Thoracoabdominal shotgun wounds: an evaluation of factors associated with the need for surgical intervention

Am J Surg. 2009 Jul;198(1):64-9. doi: 10.1016/j.amjsurg.2008.07.055.


Background: Shotgun wound classification systems attempt to predict the need for surgical intervention based on the size of wounds, pellet spread, or distance from the weapon rather than clinical findings.

Methods: A 5-year retrospective review of patients sustaining a thoracoabdominal shotgun wound was performed. Factors believed to be associated with the need for surgical intervention were examined using the Fisher exact test or an independent sample t test.

Results: Sixty-four patients suffered a thoracoabdominal shotgun wound. Fifty-nine percent required surgical intervention. Factors significantly associated with the need for surgical intervention were a low revised trauma score and systolic and diastolic blood pressure (P < .05). Distance from attacker, wound patterns, pellet size, and pellet spread were not found to have an association.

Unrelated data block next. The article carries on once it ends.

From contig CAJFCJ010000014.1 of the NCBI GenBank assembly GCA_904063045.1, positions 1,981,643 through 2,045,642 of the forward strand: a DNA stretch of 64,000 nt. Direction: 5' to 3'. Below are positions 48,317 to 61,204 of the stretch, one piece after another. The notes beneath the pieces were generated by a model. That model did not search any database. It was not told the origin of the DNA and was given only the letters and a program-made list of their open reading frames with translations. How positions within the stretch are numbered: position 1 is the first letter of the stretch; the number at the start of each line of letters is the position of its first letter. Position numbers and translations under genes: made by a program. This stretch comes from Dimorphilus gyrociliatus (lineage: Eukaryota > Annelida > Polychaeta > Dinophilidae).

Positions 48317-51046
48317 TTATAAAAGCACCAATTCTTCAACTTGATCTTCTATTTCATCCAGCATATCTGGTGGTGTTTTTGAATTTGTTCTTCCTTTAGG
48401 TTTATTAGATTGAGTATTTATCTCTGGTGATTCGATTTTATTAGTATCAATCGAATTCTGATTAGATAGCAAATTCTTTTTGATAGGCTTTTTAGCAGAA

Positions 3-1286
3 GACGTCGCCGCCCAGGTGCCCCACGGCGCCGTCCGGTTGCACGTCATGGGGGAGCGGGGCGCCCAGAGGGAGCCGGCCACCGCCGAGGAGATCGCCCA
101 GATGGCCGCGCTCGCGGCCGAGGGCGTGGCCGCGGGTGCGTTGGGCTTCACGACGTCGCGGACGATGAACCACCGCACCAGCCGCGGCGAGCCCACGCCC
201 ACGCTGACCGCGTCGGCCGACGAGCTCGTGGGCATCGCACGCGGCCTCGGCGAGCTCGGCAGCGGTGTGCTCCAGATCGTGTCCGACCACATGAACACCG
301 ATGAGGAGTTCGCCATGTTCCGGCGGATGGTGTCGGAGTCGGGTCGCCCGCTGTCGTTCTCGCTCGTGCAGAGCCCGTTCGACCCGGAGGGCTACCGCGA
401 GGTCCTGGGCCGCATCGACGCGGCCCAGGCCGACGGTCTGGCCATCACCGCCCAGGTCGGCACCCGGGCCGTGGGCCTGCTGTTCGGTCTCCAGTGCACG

Conclusions: Clinical indicators of hemorrhage and shock are associated with the need for surgical intervention, whereas pellet spread, pellet size, and distance from the attacker are not. This is a significant departure from traditional classification systems.

Publication types

  • Comparative Study

MeSH terms

  • Abdominal Injuries / diagnosis*
  • Abdominal Injuries / mortality
  • Abdominal Injuries / surgery
  • Adult
  • Decision Making*
  • Female
  • Follow-Up Studies
  • Humans
  • Laparotomy*
  • Male
  • Multiple Trauma*
  • Retrospective Studies
  • Risk Factors
  • Survival Rate / trends
  • Texas / epidemiology
  • Thoracic Injuries / diagnosis*
  • Thoracic Injuries / mortality
  • Thoracic Injuries / surgery
  • Thoracotomy*
  • Trauma Centers
  • Trauma Severity Indices
  • Urban Population
  • Wounds, Gunshot / diagnosis*
  • Wounds, Gunshot / mortality
  • Wounds, Gunshot / surgery